Thursday, March 18, 2021

Supreme Court - 'No Coercive Steps' Is Like 'Status Quo' Order In Civil Matters, Which Is Worst Order To Pass (Interim Relief U/S 482 CrPC)

 "'No coercive steps' is like the status quo order in civil matters. Status quo is the worst order to pass! The courts may instead say that protection from arrest is granted for 2 weeks", commented Justice D. Y. Chandrachud on 18 March 2021.

This was in the context of a submission that a blanket ban on any coercive steps, granted by High Courts under section 482, CrPC by way of interim relief, operates to restrain the investigating agency from recording any evidence and even proceeding with the investigation, in addition to arresting the accused.

The bench of Justices Chandrachud, M. R. Shah and Sanjiv Khanna was considering the contours of the power of quashing under section 482, CrPC and the power to grant interim relief by way of bail/anticipatory bail, stay on coercive steps i.e. a stay on arrest and investigation.

"When the High Court says that there shall be no coercive steps, this would also mean that you cannot be interrogated. This hampers investigation!... The right to investigate is with the IO, not with the court. The discretion of arrest lies with the IO and not with the court. The court can exercise this power in anticipatory bail and bail pleas. But let's not say that the court will decide how the investigation is done or that the court can pre-injunct the rights of the IO... It is in your (the accused) interest also that the investigation is done",

"Upon the registration of the FIR, the accused is mainly worried about the arrest. So 438 is the remedy. If the FIR is investigated and no case is made out, then the police give A, B, C summary report, and it will be considered. It is in the interest of the accused also that the investigation is carried out. Nowadays, within one day of the lodging of FIR, quashing is sought. There is no time given to the IO", weighed in Justice Shah.

"Is the High Court justified in passing an order when there is an alternative remedy under section 438 of the CrPC which has been invoked? That way, you will be in 2 courts!", remarked Justice Khanna.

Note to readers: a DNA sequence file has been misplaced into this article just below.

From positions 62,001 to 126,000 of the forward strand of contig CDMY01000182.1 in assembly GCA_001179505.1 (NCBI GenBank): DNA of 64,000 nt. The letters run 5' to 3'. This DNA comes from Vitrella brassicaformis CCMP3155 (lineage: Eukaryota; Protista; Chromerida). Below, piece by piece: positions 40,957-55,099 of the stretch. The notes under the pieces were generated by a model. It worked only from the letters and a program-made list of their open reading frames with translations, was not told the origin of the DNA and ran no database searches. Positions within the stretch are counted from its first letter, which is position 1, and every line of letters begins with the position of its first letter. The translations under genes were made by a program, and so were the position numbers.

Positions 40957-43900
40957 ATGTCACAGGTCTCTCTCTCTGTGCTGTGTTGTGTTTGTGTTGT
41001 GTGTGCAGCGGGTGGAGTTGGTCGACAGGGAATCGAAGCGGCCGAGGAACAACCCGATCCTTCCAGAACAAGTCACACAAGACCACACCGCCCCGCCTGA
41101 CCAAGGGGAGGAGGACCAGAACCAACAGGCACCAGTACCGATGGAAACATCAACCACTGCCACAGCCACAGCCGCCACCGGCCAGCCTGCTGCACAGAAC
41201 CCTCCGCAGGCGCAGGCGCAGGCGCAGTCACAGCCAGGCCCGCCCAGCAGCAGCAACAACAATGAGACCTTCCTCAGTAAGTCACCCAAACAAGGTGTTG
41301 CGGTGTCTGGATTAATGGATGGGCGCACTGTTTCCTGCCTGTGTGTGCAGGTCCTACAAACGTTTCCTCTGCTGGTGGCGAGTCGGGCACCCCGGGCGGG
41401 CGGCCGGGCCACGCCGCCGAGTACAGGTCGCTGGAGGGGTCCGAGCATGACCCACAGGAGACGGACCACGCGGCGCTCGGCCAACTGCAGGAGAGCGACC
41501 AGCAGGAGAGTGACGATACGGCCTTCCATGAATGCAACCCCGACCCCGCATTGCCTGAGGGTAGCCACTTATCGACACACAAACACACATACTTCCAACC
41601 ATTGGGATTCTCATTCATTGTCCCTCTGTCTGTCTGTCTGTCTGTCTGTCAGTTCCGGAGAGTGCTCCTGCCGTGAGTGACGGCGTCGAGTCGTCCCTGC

"If the counsel prays for pre-arrest bail, then he may be asked to specify if he has moved a 438 application before the sessions court. In that case, he must be asked to go there or withdraw the same. One cannot be given multiple chances. Normally, when counsel find that the court is not inclined under 482, they withdraw it and go under 438. The client may also engage another counsel to go under 438 and conceal that fact...As judicial officers, we tend to put sections and jurisdiction in parts. It leads to complications at times", expressed Justice Khanna.
'Courts must inculcate the fear of the law, of the consequences, whether it is civil or criminal jurisdiction'

 the bench had expressed regret that because of the inadequacy of civil justice administration, every matter is increasingly being given a criminal colour.

"Just now we were hearing the matter for alienation of property in public trust. We told the petitioner that if he didn't deposit 'X' amount of money, we won't dismiss the petition but we will impose an exemplary cost. It is important that the courts start insisting on this. Otherwise, there is no fear of the law, of the consequences, whether it is civil or criminal jurisdiction", explained Justice Chandrachud.
In the instant case, the petitioner had impugned an order of the Bombay High Court allowing another bidder to complete the formalities and procedure for the sale of the property of the public trust, on the repeated failure of the petitioner to deposit the requisite sum with the registry of the court and finally, on his cheque being dishonoured.

"I will tell you my mistake. About a year ago, I deleted an order of cost. The respondent came back and said 'We are not aggrieved by the SLP dismissal. You can ask the cost to be paid to the Supreme Court Bar Association or anywhere else but please don't delete it'. We had been led astray in deleting the order of cost...because there is so much work and ultimately, we are also dependent on the lawyers only", illustrated the judge.
The bench had on Wednesday expressed concern regarding the rising trend among High Courts across the country to routinely grant interim relief by way of a stay on any coercive action pending a writ petition or a plea under section 482, CrPC for quashing of criminal proceedings. Accordingly, the bench undertook to lay down guidelines in this behalf.

The bench was hearing an SLP arising out of a September 2020 order of the Bombay High Court on a writ petition. While granting time for the filing of a reply affidavit with additional documents, the High Court had in the interim directed that no coercive measures be adopted against the present respondents (director of a real estate development company and his business partners) in respect of the FIR registered by the present petitioner (Neeharika Infrastructure Pvt Ltd) with the Economic Offences Wing for alleged offences under Sections 406, 420, 465, 468, 471 and 120B of the IPC. On October 12 last year, a bench headed by Justice Chandrachud had issued a notice on the SLP and granted an ad-interim stay on the aforesaid direction of the HC. The bench had recorded that three orders were passed by the Additional Sessions Judge, City Sessions Court, Mumbai on 15 October 2019 under Section 438 of the CrPC granting interim protection from arrest to the respondents. Moreover, the protection which was granted by the Sessions Court was extended from time to time and nearly a year thereafter, a writ petition was moved before the Bombay High Court in which a blanket order has been passed on 28 September 2020.

No comments:

Post a Comment